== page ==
Bankruptcy FAQ

Before you begin the bankruptcy process, you should consider all your debt-relief options.

The relief provided by a bankruptcy filing does come at a cost. Your bankruptcy filing will be public information. To help you make a more informed decision, we have answered some of the more frequently asked questions about bankruptcy.

What’s the difference between Chapter 13 and Chapter 7?
On the simplest level, the difference between Chapter 7 and Chapter 13 is that Chapter 7 liquidates certain assets and wipes out your debt, and Chapter 13 reorganizes your debt and creates a payment plan.

Chapter 7 bankruptcy liquidates your debt over a three- to six-month period and may involve forfeiting property. However, some types of debt, like taxes and child support, cannot be discharged through Chapter 7.

Chapter 13 bankruptcy involves working with your creditors to create a repayment plan. Repayment plans are either three or five years in length. If your monthly income is too inconsistent or too low, you may not qualify for Chapter 13.

Will I be able to keep my car?
Bankruptcy filers often are able to keep their car when filing for bankruptcy. Motor vehicles are considered “necessities of modern life,” meaning that taking it away from you would make it difficult for you to work and function. Taking away a vehicle is counter-productive in trying to help you get back on your feet. However, a second car or truck may be taken away.

Will I be able to keep my house?
If you file for Chapter 7 bankruptcy, you may lose your home as part of the liquidation process. This depends on several factors, including whether you are behind in house payments and if you will be able to afford your house payment after filing. It also depends upon how much equity you have in your home.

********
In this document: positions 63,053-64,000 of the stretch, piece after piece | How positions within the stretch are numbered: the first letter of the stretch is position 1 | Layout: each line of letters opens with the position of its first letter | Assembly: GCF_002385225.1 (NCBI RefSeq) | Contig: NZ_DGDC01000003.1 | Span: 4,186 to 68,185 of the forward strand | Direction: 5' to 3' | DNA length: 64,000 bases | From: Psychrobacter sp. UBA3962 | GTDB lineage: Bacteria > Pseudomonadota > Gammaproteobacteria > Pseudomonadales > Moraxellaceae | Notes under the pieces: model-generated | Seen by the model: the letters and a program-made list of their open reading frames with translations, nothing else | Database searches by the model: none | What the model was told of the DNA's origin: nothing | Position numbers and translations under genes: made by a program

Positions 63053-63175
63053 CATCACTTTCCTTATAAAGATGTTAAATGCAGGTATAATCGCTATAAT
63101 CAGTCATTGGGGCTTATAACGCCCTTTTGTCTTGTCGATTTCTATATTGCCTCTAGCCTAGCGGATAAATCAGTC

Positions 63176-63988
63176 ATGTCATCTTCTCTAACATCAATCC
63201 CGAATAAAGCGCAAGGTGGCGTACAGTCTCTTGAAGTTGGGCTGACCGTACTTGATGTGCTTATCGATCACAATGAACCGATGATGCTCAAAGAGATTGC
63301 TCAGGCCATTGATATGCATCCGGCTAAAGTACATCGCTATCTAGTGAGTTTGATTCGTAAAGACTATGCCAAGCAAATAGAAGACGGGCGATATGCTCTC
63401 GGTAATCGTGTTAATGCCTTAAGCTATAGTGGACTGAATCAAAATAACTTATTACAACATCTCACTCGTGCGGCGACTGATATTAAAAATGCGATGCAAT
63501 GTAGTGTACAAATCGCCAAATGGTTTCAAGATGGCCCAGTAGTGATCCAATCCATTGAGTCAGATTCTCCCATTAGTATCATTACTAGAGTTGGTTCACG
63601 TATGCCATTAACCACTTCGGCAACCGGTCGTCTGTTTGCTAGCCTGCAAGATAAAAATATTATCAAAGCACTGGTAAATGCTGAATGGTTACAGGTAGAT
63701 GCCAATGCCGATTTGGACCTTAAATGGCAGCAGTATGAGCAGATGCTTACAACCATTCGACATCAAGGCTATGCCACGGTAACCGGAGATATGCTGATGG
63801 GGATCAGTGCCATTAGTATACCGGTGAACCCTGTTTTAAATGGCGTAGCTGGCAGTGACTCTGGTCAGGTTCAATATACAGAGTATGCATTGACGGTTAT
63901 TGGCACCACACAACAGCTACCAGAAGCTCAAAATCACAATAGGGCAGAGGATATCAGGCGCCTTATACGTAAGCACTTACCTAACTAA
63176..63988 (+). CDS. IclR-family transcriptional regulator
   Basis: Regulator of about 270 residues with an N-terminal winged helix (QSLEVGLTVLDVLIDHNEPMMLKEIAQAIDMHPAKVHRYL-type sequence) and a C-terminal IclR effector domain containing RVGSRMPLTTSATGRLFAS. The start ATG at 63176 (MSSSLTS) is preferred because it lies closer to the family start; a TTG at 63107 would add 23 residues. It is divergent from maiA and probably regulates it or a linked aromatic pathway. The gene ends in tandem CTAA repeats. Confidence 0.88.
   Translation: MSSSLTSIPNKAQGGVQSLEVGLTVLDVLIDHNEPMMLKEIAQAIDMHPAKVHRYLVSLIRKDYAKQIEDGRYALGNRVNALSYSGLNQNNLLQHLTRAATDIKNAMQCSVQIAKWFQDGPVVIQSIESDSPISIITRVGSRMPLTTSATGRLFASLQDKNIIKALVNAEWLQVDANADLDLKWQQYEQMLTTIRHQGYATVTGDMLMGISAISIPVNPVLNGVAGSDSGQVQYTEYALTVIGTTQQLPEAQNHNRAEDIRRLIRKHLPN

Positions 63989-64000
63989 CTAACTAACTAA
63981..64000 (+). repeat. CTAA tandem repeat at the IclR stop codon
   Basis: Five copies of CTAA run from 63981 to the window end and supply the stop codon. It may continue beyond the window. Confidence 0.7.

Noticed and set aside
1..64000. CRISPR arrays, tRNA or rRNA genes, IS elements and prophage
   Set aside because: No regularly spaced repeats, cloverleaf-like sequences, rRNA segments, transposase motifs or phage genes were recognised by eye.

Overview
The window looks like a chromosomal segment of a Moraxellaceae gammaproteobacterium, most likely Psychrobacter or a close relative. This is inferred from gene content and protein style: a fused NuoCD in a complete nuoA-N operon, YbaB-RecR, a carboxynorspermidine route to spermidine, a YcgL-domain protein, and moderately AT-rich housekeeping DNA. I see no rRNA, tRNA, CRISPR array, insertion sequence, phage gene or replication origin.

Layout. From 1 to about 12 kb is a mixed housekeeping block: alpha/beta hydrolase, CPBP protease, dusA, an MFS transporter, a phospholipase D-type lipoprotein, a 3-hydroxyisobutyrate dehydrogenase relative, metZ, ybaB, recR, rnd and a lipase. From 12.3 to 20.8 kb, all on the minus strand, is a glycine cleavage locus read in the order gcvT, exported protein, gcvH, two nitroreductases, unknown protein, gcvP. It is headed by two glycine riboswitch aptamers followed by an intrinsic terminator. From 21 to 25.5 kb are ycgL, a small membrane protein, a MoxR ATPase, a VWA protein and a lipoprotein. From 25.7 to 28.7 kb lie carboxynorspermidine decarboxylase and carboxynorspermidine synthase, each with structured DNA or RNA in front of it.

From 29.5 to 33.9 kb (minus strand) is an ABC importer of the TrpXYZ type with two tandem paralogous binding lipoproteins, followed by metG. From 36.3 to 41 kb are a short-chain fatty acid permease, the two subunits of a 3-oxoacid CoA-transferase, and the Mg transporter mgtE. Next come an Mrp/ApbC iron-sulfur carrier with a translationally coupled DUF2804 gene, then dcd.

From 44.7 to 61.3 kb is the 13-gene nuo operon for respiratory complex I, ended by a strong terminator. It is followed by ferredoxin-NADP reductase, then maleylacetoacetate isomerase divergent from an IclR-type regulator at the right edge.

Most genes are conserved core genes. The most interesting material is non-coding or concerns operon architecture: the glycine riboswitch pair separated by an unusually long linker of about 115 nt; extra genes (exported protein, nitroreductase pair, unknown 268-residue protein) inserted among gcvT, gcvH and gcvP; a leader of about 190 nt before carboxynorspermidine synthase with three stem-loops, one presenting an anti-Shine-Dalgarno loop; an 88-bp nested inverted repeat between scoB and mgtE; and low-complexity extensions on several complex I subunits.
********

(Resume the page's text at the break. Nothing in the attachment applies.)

If you file for Chapter 13 bankruptcy, your mortgage will be included in your repayment plan and you will keep your home.

What will happen to my credit score?
Many people have very low credit scores when they are on the verge of bankruptcy. The good news is that if you stick to good credit practices your score can rise.

While Chapter 7 bankruptcy stays on your credit record for 10 years and Chapter 13 bankruptcy stays on your record for seven years, you can repair your credit score by making on-time payments and not accumulating new debt.

Will bankruptcy stop the harassing collections calls?
When you file for bankruptcy, an automatic stay goes into effect. This is a court order that prohibits creditors from making calls or carrying out any other collection activities. An automatic stay will temporarily stop eviction and foreclosure proceedings as well as prevent utility services from shutting off services.

To Learn More About Bankruptcy, Contact The Law Offices Of John C. Hanrahan, LLC

If you have questions about filing for bankruptcy, call the Law Offices Of John C. Hanrahan, LLC at 301-228-0787 or fill out our online contact form to set up an initial consultation.

We are a debt relief agency. We help people file for bankruptcy relief under the Bankruptcy Code.